Dictionary of National Biography, 1885-1900/Thrupp, Frederick

740657Dictionary of National Biography, 1885-1900, Volume 56 — Thrupp, Frederick1898Campbell Dodgson

THRUPP, FREDERICK (1812–1895), sculptor, youngest son of Joseph Thrupp of Paddington Green, London, by Mary Pillow (d. 1845), his second wife, was born on 20 June 1812. The family had been settled for many years near Worcester, but Joseph migrated to London about 1765, and from 1774 conducted a coach factory in George Street, Grosvenor Square. By his first wife, Mary Burgon, Joseph was father of Dorothea Ann, the hymn-writer (see below), and of John Augustus Thrupp (1785–1814), the father of John Thrupp [q. v.], and of Charles Joseph Thrupp, the father of Admiral Arthur Thomas Thrupp (1828–1889), who served in the Baltic in 1854–5, in the China war in 1858, and on the coast of America during the civil war in 1862–4.

Frederick went to the Rev. W. Greenlaw's school at Blackheath, where he remained till about 1828. He then joined the academy of Henry Sass [q. v.] in Bloomsbury, to cultivate a taste for modelling and drawing, which showed itself very early in life. At Sass's he was a contemporary of John Callcott Horsley [q. v.], then and always one of his closest friends. In 1829 he won a silver medal from the Society of Arts for a chalk drawing from a bust. He was admitted to the antique school of the Royal Academy on 15 June 1830. His first exhibit at the Royal Academy was a piece of sculpture, ‘The Prodigal Returned,’ 1832. This was followed by a bust of J. H. Pope, 1833, a bust of B. E. Hall, and ‘Mother bending over her Sleeping Infant,’ 1835, and ‘Contemplation,’ 1836.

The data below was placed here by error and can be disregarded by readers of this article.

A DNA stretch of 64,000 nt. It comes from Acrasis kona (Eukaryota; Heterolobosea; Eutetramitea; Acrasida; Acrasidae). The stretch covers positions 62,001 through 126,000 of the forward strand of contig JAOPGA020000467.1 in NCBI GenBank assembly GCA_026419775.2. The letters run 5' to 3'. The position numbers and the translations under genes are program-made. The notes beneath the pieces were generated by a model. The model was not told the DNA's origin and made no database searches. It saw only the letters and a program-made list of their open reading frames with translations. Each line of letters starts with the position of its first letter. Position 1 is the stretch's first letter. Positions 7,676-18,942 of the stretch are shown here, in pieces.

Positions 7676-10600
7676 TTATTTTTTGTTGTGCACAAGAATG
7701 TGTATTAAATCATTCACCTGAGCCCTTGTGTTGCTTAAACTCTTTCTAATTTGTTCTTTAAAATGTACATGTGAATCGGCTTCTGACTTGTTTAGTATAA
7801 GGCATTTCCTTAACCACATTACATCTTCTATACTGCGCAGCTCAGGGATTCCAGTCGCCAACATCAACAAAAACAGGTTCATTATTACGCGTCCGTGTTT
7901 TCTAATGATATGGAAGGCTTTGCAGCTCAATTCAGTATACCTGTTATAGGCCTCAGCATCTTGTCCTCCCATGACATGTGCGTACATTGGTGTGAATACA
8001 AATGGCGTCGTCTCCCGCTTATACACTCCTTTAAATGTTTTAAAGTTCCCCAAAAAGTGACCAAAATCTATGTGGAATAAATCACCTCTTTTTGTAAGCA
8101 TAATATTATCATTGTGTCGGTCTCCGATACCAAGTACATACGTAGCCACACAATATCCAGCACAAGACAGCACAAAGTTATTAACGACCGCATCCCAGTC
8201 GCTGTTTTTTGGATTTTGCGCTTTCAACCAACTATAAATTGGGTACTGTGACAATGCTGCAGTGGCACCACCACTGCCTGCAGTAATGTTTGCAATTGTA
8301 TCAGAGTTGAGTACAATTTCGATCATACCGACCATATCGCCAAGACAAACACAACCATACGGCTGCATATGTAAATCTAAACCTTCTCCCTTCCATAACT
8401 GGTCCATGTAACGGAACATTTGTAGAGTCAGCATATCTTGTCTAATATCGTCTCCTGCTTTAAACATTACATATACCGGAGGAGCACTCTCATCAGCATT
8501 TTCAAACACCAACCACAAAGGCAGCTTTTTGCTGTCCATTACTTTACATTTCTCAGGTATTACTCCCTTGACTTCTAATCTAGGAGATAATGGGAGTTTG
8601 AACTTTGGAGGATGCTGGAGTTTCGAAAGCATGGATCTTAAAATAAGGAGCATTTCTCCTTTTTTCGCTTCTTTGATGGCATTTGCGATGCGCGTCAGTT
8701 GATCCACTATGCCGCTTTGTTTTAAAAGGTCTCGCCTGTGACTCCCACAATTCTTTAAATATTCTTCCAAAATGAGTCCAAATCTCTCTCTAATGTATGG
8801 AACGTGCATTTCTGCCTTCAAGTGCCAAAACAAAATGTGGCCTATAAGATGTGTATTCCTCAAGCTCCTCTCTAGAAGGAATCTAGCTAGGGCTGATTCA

On 15 Feb. 1837 Thrupp started for Rome, accompanied by James Uwins, nephew of Thomas Uwins, R.A. [q. v.], and arrived there on 17 March. ‘The Young Hunter’ and ‘Mother and Children’ were exhibited at the Royal Academy in this year, but he did not exhibit again till 1841. He then sent a small ‘Magdalen’ in marble, finished in December 1840, being a repetition of a work in plaster which had cost him a whole year of diligent labour, for he found that his English training had been very inadequate in the modelling of drapery. While at Rome he profited greatly by the advice and encouragement of John Gibson (1790–1866) [q. v.], who admired his ‘Ferdinand,’ modelled soon after his arrival in 1837, and obtained several private commissions for him. Gibson induced him to abandon a taste for caricature. Thrupp also made the acquaintance of Thorwaldsen, and formed lasting friendships with many of his contemporaries among the English colony of artists at Rome, including William Theed, jun., Richard James Wyatt, Joseph Severn, Penry Williams, Edward Lear, and others. While still at Rome he finished ‘Arethusa,’ a life-sized recumbent nymph, exhibited in 1843, which subsequently passed into the hands of John Duke, first lord Coleridge; ‘Hebe with the Eagle,’ and ‘Boys with a Basket of Fruit,’ both exhibited in 1844, and several other works in marble. He spent his summer holidays in England in 1839 and 1841, and finally returned to London in October 1842, when he took a house at No. 232 Marylebone Road (then called the New Road), where he built a large gallery and studio. He let most of the house and lived himself at 15 Paddington Green (the house where he was born) till, on his mother's death in 1845, his two unmarried sisters joined him in the Marylebone Road. Here he lived for forty years, leading an industrious life, varied only by occasional holidays spent with friends in England or France.